As someone who equates shopping malls with one of the lower circles of hell in Dante's Inferno, I avoid them whenever possible. I find myself suffering along with the retail sales force: understaffed, overworked and underpaid. Steven Greenhouse writes in the New York Times that not only are these workers underpaid, they can be the victims of sophisticated software scheduling programs (Kronos or Dayforce, to name just two) that can easily make the ordinary demands of personal life spin out of control.
There are about 18.6 million retail jobs, 70 percent of which used to be full time. In the relentless effort to reduce costs, 70 percent of retail jobs are now part time. Part-time workers often endure irregular schedules, with hours tied to customer flow. They may be called in for relatively short shifts - a couple of hours at peak times - and then sent home. If workers are unavailable to heed such calls, the work goes to someone else - and the hesitant worker falls further down the list of preferred staff.
Here's one example of "just-in-time" staffing: Jamba Juice tracks the weather forecast. When hot weather is on the horizon, extra workers are called in. When the heat spell breaks, fewer workers are scheduled. Being on call for a relatively low paying job might wreak havoc on one's personal life, but it sure helps the company's bottom line: by scheduling the workforce in 15 minute micro intervals, companies might save as much as 4 to 5 percent in labor costs per year.
Profits in Numbers
While retailers have the option of increasing the hours of their part-timers, they would rather add more bodies to the workforce. They can pay these folks less ($10.80 average for part time versus $17.18 for full time) and they can avoid the issue of benefits. About 30 percent of part-timers would prefer to work full time, but few are given the opportunity. Scheduling programs can quickly scan available workers and pull in the ones with the lowest hourly rates. Isn't that cool?! You could easily ensure that only one relatively senior worker is present at any given shift.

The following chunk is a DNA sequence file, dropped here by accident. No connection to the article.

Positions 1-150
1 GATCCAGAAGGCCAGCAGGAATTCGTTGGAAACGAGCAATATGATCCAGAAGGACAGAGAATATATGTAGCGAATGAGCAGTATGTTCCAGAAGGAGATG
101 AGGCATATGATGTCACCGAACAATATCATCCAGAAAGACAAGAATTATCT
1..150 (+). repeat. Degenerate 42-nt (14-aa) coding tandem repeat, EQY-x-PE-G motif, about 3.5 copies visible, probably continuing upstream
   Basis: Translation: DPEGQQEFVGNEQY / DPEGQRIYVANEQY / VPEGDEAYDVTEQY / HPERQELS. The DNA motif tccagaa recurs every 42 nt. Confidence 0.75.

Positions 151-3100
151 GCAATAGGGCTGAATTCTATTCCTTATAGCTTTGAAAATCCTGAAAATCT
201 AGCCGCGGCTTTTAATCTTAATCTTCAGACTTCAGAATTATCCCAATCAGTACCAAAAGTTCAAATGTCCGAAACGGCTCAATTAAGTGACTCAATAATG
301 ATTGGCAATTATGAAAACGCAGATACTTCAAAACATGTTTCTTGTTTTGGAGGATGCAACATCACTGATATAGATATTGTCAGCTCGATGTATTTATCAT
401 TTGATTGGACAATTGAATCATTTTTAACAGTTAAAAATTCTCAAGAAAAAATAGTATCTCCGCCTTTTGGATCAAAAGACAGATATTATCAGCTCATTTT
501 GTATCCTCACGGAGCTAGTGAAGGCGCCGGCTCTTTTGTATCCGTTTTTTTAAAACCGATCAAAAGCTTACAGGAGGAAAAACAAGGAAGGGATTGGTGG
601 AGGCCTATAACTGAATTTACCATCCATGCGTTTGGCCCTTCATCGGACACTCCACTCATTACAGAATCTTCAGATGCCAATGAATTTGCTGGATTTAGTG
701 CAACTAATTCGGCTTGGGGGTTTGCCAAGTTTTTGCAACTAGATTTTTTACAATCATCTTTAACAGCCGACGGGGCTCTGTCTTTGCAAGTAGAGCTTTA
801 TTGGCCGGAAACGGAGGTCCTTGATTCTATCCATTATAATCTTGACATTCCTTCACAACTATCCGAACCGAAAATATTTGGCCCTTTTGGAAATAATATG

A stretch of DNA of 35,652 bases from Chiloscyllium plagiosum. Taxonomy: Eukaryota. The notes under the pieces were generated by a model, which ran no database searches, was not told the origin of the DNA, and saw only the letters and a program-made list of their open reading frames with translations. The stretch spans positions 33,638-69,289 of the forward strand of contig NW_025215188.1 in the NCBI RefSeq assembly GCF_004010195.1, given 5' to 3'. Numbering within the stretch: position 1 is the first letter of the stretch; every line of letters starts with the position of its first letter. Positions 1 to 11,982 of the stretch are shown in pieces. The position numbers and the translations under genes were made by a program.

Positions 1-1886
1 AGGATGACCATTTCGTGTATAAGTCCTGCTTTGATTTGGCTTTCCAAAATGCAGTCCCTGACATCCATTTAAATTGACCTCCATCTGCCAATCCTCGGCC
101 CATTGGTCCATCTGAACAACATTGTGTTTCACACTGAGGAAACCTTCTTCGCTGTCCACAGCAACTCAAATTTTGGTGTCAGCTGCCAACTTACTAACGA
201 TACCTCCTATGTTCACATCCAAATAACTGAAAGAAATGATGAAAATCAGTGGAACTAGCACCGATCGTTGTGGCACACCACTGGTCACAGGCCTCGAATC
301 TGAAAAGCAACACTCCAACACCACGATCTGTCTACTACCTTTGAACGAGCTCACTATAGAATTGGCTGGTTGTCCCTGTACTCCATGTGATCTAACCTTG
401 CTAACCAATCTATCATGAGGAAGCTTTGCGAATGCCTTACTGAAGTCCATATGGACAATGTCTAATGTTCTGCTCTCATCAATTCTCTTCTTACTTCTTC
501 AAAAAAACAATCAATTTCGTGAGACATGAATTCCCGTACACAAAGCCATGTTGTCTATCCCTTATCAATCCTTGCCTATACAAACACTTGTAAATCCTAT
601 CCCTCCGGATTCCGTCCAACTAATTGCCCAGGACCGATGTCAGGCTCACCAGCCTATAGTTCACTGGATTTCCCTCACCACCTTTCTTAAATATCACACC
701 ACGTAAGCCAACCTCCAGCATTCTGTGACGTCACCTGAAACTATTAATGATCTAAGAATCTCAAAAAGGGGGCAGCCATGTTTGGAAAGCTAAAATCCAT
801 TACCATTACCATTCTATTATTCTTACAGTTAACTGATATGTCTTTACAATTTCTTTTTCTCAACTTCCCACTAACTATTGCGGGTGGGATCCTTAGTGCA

It may seem harsh to refer to this marginally employed workforce as sharecroppers, but the image comes from an industry consultant, who notes that companies benefit from using many part-timers as opposed to fewer full-timers.
It's almost like sharecropping -- if you have a lot of farmers with small plots of land, they work very hard to produce in that limited amount of land. Many part-time workers feel a real competition to work hard during their limited hours because they want to impress managers to give them more hours.
Of course, they rarely get those new hours, because their employers prefer to limit any given worker's time on the job - rather like the greyhounds who chase the mechanical rabbit around the racetrack.
Keep 'em Fresh, Keep 'em Moving
A Jamba Juice district manager waxes poetically on the advantages of part-timers:
"You don't want to work your team members for eight-hour shifts. By the time they get to the second half of their shift, they don't have the same energy and enthusiasm. We like to schedule people around four- to five-hour shifts so you can get the best out of them during that time."
During my increasingly infrequent mall visits, I find myself brooding on the difficult lives of these exploited workers. I have become infinitely more patient with them, no longer blaming them for not knowing the stock or being unable to answer a simple question. They are simply tilling the barren soil of their last-ditch employment, hoping that a better job, a career even, might be part of their murky future..